When searching for schools, parents are increasingly asking admission reps this question: Will my child earn a good salary after graduating from your college?
College and university admission staffs will enthusiastically answer yes (!!!) to that question, but proof is almost always flimsy at best.
Schools typically brag about high job placement statistics for their graduates because they rely on job surveys of their new alums. These surveys, however, are plagued with low participation rates and those that do participate are usually the ones with jobs!
Ways exist, however, for you to check what new graduates are making at individual colleges and universities right down to the average salary figures for students with specific majors. It is also possible to get a sense of the role that schools are playing – if any – in launching their grads in their careers. In other words, what is the return on investment that schools are providing their graduates?
For years the only easily accessible source of salary statistics for individual schools has been the annual PayScale College Salary Report, which relies on workers voluntarily sharing their wages if they want to use its salary comparison site. Not exactly ideal.
Last year the federal government started releasing aggregate beginning salary figures for grads who earned bachelor’s degrees at individual schools. This salary data, which you can find on the federal College Scorecard website, comes from graduates who either obtained federal grants, most notably the Pell Grant for lower income students, and/or borrowed federal college loans.
This method leaves out the salaries of many affluent students who did not qualify for federal grants and didn’t need to borrow. The available data fails to cover the salaries of roughly half the graduates. Again not ideal.
Grad Salaries and Family Income
A huge factor in graduates’ future pay is actually whether or not their parents are affluent. Grads are much more likely to earn better wages if they came from a high-income household.
This reality means that it’s arguably more important where middle and lower-income students attend college than upper-middle class and rich students. The non-privileged students need a college to give them a career advantage that they didn’t get by virtue of their birth.
Value-Added Tools to Evaluate Colleges
The availability of salary data has led to a keen interest in measuring the value that an individual school adds to a student’s future success. Value-added measures attempt to isolate a school’s contribution to student outcomes that are distinct from what you might predict based on student characteristics. Here is how the Brookings Institution, which has created a college grad value-added tool, describes it:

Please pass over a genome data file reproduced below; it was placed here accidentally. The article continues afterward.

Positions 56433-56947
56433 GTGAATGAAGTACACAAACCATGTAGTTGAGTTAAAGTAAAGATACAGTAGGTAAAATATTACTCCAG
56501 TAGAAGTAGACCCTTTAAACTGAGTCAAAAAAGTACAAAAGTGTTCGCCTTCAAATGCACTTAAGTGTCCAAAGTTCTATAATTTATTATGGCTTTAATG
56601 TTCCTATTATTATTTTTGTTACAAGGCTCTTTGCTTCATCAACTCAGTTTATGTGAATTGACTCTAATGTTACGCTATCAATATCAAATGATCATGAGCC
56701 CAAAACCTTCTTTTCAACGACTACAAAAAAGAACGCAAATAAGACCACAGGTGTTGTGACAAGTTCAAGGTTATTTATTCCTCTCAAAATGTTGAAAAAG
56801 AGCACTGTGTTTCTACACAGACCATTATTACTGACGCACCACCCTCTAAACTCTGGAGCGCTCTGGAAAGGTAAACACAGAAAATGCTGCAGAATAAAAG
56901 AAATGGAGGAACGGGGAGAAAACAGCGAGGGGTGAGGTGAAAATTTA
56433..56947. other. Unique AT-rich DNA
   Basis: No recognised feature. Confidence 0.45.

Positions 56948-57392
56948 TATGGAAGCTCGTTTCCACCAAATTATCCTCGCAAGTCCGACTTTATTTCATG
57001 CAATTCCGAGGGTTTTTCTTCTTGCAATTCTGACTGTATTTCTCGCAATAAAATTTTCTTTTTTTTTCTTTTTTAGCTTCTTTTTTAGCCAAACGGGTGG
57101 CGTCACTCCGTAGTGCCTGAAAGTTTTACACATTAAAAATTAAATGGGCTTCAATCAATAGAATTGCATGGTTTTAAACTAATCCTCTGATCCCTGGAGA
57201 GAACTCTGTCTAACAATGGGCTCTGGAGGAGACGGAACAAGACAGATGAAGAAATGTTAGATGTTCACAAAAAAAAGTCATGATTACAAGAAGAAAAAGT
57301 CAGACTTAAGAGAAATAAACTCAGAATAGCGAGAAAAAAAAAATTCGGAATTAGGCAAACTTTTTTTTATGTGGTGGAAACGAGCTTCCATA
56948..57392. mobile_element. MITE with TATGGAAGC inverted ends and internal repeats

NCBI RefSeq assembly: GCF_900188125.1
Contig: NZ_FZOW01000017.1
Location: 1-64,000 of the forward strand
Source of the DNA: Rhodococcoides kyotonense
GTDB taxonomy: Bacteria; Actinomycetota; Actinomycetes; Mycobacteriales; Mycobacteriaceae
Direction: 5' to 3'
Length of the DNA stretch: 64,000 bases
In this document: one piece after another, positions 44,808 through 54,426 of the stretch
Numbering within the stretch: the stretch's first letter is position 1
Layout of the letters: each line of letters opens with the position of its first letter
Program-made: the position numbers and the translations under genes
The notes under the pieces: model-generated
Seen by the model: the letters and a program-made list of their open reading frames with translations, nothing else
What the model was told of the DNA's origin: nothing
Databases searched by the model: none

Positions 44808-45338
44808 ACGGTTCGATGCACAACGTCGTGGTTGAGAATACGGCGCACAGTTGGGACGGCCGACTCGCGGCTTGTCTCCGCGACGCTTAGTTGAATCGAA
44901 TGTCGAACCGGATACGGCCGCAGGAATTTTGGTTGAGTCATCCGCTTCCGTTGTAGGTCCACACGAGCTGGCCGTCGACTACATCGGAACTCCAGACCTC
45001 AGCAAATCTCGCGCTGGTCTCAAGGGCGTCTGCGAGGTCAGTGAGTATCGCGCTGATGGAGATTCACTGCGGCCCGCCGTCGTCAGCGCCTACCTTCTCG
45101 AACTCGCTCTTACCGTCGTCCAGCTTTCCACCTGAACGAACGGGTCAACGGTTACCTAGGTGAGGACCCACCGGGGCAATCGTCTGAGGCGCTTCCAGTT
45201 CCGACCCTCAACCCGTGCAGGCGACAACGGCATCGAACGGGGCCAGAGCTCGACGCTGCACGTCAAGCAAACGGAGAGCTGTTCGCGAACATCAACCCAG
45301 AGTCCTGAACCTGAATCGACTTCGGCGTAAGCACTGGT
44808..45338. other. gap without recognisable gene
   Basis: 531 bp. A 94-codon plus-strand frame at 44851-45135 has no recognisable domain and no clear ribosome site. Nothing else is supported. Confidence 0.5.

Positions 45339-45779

Using value-added measures is a “way to compare colleges on a more equal footing by adjusting for the relative advantages or disadvantages faced by diverse students pursuing different levels of study across different local economies.”
One of the advantages that value-added measures can compensate for is one that elite schools enjoy. Every year, these highly ranked schools excel at plucking “winners” from their applicant pool (wealthy teenagers with high ACT/SAT scores) rather than accepting applicants that they can help turn into winners.
This brings me to the salary resource that I recently discovered – Educate to Career.
To measure whether a school provides its graduates with a career advantage, you should definitely take advantage of the value-added tools on the site of this nonprofit.
Educate to Career has created a college ranking system that enables families to identify schools that provide a quality education with proven career placement records at the lowest cost possible. ETC defines a quality education as teaching students a skill set that is marketable and that leads to a real career with stable earnings.
In evaluating schools, ETC determines the added economic value that an institution provides its students. It defines this value as being the improvement in earnings and employability of graduates that is measured against the total cost of the education.
The tools offered on Educate to Career’s website measure the career outcomes of graduates from 1,182 four-year private and public colleges and universities. The site ranks schools based on such factors as the following:
- Percentage of graduates employed in occupations that utilize their field of study.
- Average salary earned by recent grads at a school for each academic major (adjusted for region, occupation and other variables).
- Percentage of persons employed within one year of graduation.
- Number of years to graduate.
- Tuition (in-state), net cost.
- Loan default rates.
- Basket of input variables which norm students
College ROI Honor Roll
Using these and other criteria, Educate to Career created what it calls the ETC College Rankings Index of its universe of schools.